Alert: Punditry Ahead

Now that I've put away my Kwanzaa decorations and recovered from my New Year's hangover, let's take a fresh look at the 29th district. What were the significant events of 2009, and what does each candidate have to do in 2010?

I'll start with the challenger in this race, Tom Reed. Reed hasn't impressed, to say the least. Though he enters the race as a fresh face, he's quickly accumulated baggage in the form of self-inflicted wounds. Reed wants to paint himself as an anti-stimulus warrior, and he wants to walk the walk by refusing stimulus funds. As quoted in today's Star-Gazette:

"What I am hearing is that we have to draw a line in the sand," he said. "People are looking at the record levels of fiscal irresponsibility with the stimulus and now the second stimulus. It's not sustainable. We are talking trillions of dollars. One of our campaign slogans is that our fiscal security is equal to our national security."

Unfortunately, Reed's actions have been endangering his campaign, if not our national security. First, Reed's LLC took over a million bucks in grants from New York State. Reed argues that this isn't "stimulus money" and therefore isn't evil. I think he's the only person who takes that argument seriously.

Reed's second foul-up was well-documented in a recent Corning Leader editorial:

More recently, Reed flipflopped on a city council vote for the city to accept $210,000 in federal stimulus money to buy three mass transit buses.

Reed voted “yes” on the funding when it was originally brought before the council earlier this year, prior to his congressional run. Last week he cast the lone dissenting vote against the bus purchase, claiming it was an improper use of federal stimulus money.

One of the fundamental roles of the 29th's Representative, whether he's a Republican or Democrat, is to bring home money from Washington, DC. The vast majority of press related to our federal delegation involves grants and loans for projects in the district. With New York receiving far less than $1 back for every buck we send to DC, it's political suicide for Reed to reject the biggest pot of federal money ever offered to our state. Yet Reed has decided to make it a cornerstone of his campaign.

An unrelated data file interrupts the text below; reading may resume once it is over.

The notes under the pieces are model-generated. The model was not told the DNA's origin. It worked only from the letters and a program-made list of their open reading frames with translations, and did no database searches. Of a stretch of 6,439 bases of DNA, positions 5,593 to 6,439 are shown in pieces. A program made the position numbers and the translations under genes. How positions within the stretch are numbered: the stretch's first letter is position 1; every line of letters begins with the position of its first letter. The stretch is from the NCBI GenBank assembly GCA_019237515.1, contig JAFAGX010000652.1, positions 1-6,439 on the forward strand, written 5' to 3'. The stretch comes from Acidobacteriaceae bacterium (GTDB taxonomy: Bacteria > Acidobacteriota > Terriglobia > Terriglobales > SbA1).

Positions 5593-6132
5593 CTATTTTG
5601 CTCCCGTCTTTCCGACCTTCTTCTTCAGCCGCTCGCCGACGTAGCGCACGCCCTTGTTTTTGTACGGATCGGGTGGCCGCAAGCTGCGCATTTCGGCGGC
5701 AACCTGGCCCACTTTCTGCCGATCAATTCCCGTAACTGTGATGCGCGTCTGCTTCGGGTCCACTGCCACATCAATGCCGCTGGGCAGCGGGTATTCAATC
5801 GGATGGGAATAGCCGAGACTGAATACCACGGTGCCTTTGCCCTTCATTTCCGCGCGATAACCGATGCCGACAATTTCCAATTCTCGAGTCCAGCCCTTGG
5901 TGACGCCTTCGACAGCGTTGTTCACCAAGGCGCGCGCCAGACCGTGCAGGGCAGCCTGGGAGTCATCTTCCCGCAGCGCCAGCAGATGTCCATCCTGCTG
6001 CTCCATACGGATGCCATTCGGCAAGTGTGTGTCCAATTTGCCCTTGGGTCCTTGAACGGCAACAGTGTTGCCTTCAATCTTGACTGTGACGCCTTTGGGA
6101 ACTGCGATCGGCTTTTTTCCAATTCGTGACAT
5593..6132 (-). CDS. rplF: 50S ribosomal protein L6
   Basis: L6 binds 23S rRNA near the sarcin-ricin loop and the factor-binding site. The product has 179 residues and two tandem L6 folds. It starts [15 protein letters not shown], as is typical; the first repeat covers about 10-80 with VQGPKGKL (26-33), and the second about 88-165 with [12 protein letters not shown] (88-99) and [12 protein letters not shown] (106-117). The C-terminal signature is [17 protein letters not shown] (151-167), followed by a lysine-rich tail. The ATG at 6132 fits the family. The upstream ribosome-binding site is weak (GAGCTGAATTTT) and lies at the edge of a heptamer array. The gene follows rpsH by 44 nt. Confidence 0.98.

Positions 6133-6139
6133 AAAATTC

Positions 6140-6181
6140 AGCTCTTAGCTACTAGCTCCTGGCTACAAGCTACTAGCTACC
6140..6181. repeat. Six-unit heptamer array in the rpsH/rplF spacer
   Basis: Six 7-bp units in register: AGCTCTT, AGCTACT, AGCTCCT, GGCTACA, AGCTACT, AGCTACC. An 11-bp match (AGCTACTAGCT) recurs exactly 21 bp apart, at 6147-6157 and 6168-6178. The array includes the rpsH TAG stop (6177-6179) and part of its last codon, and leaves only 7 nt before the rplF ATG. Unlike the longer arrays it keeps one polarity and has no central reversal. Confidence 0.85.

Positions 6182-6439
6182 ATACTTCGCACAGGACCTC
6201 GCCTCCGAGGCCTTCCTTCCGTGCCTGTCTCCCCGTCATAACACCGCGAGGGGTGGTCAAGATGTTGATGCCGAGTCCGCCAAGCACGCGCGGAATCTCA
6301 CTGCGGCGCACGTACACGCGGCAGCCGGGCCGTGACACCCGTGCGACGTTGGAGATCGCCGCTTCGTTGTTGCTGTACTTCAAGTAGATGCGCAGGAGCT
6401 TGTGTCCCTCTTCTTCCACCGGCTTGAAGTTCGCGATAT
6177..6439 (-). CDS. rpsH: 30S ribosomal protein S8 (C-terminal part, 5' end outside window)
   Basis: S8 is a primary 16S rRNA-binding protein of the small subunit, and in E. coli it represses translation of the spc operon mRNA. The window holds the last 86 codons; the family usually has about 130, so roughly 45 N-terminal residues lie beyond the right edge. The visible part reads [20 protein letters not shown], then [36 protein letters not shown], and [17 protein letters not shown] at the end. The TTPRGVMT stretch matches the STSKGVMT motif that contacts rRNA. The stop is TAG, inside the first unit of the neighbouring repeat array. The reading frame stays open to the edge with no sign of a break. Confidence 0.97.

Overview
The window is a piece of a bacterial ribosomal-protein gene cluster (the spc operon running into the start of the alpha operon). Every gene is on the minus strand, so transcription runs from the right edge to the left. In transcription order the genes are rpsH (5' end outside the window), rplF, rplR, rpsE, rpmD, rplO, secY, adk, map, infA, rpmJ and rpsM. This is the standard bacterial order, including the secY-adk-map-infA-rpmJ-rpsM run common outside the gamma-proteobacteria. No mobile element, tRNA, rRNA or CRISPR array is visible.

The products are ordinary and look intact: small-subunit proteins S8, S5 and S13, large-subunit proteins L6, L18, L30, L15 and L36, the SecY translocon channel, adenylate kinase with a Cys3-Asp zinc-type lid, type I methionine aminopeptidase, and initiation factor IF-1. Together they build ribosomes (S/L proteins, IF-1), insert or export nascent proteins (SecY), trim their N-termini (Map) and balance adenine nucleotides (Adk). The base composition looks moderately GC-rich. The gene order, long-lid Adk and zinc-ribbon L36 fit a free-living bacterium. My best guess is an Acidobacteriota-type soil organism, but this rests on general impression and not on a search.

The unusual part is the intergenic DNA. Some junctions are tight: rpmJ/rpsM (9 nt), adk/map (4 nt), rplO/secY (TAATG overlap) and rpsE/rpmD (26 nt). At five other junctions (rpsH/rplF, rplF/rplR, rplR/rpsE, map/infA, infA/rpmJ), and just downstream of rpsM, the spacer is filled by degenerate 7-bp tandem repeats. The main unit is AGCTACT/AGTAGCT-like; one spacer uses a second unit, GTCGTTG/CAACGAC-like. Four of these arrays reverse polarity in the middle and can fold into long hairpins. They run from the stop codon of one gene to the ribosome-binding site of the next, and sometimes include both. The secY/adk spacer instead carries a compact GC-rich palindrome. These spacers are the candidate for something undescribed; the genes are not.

Reed seems like a nice guy who people like. Even though he's a lawyer, he has a good personal story and deep roots in the Southern Tier. But he needs to find some issues that resonate with more than a few deficit hawks.

Unfortunately, Reed is saddled with the grossly ineffective NRCC which, according to today's Star-Gazette piece, thinks that the way to beat Massa is to tie him to Nancy Pelosi. The NRCC has gone back-and-forth on this. When Obama took a little dip in the polls earlier this year, they want to run against him. But their 2008 campaign painted Nancy as the she-devil, to little effect. Since Massa has voted against Pelosi on a fair number of occasions, I don't see how this issue resonates in the 29th.

Aside from that dumb piece of strategy, the NRCC isn't raising the serious money needed to capitalize on the opportunity of an off-year election in tough economic times. Reed's first quarter of fundraising tapped old guard Republicans in and around the district. That's a good source of start-up cash, but to raise the millions needed for a competitive race, Reed needs to attend a lot of fundraisers, and he needs help from Republican PACs. Reed's second money report, due out mid-month, will be a telling indicator of whether he's going to be able to run a real campaign.

Tom Reed has a long way to go to be a worthy opponent to Eric Massa, who battled his way to the 29th seat against long odds. The good news for Reed is that there's still plenty of time to raise money and hone his strategy. But that strategy needs to be his, because a cookie-cutter approach outsourced from DC or Fox News won't win in the 29th. I'll explain why in my post on Massa, coming up next.